|Home > Visit the Preserve > Big Woods|
Big Woods is a parcel of old woods located located between the University Houses and the Eagle Heights Apartment buildings. Because it has been infrequently visited, except by children from the apartment complexes and occasional others, it has remained reasonably undisturbed. Its vegetation is more biologically diverse than most other woodlands in the Preserve.
The area was recently included within the newly defined boundaries of the Preserve in conjunction with the 2005 Campus Master Plan. Management plans and opportunities for visitor access are still being developed. Because there are as yet no managed trails currently available for exploring Big Woods, visitors are discouraged from entering it lest they damage fragile and rare native plants.
Throughout the Preserve we have located many important archaeological sites demonstrating that Indians have lived in this area for thousands of years. The land that we today call Big Woods was unquestionably visited and used by native peoples long before European-American settlement, but the site has not to date been included in any systematic archaeological survey.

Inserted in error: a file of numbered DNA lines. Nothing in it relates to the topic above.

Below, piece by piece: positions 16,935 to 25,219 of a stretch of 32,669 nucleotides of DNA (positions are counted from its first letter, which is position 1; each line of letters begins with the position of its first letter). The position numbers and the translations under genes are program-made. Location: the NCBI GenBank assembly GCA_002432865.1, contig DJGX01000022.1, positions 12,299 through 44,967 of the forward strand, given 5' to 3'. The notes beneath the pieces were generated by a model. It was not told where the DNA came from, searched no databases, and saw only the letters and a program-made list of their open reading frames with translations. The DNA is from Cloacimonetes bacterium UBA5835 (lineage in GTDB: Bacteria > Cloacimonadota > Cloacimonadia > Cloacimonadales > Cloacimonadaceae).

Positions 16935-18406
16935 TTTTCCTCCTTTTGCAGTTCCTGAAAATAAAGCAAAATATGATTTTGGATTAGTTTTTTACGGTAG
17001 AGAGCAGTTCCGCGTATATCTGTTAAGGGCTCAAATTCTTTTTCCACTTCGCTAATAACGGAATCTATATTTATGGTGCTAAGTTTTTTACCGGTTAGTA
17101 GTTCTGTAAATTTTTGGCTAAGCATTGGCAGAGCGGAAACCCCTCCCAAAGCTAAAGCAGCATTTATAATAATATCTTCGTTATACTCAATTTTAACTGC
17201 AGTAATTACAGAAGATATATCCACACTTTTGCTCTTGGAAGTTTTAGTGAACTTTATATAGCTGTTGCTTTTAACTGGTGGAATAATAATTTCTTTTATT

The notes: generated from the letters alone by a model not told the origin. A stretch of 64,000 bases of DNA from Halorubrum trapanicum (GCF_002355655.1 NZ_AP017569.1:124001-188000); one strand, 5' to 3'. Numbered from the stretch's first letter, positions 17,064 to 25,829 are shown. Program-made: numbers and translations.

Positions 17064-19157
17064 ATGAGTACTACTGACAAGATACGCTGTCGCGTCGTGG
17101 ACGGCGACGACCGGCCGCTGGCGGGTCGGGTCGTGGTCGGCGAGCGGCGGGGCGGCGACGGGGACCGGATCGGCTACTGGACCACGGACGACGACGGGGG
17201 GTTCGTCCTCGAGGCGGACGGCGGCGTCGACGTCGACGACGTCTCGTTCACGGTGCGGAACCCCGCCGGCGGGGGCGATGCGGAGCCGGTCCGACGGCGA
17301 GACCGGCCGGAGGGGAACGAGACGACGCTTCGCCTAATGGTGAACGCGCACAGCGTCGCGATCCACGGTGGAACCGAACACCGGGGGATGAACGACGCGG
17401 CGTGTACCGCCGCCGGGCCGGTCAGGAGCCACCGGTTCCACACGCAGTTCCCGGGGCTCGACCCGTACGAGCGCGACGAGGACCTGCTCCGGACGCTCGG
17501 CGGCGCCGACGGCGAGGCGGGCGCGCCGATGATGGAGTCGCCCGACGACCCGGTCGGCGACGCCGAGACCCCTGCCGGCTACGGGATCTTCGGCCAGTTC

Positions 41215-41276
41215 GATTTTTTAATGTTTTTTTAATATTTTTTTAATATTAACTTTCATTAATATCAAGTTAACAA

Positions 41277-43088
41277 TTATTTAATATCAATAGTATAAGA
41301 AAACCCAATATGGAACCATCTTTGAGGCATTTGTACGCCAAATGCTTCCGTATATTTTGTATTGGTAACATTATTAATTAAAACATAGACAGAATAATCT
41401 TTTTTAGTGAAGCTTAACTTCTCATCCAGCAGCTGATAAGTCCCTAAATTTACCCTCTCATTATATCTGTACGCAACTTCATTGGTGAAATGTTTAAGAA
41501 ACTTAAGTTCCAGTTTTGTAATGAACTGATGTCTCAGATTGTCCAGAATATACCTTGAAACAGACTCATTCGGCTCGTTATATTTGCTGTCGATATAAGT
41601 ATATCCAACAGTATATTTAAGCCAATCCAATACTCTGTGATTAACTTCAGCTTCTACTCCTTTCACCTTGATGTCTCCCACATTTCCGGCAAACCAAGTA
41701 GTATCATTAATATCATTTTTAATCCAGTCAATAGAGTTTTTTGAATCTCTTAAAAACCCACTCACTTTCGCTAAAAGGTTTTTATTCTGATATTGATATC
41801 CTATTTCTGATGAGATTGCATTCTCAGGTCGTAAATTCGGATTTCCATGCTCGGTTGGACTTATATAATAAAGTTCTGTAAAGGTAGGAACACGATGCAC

The land immediately to the east of Big Woods (near the corner of Lake Mendota Drive and University Bay Drive) has yielded artifacts from several ancient cultures-including material from the Paleo-Indian culture some 12,000 ago. We speculate that given the relatively steep slopes of Big Woods, it is less likely that archaeological surveys would yield artifacts here.
For more information, browse the webpage Native American presence in the Preserve.
The second European-American to settle in the University Bay area, Anna Jansen, was reported to have lived in a dirt-floored log cabin near the corner of present-day Haight Road and University Bay Drive. Plat maps from the mid-1800s placed the cabin somewhere near the electrical substation currently at this location. We know little else about this woman or the fate of her cabin.
The Olin property
The Biological Community of Big Woods
[This section was authored by Glenda Denniston, based on her article "The Uncertain Future of Big Woods," FCNA News, 4:2 (Spring 2005), p.4.]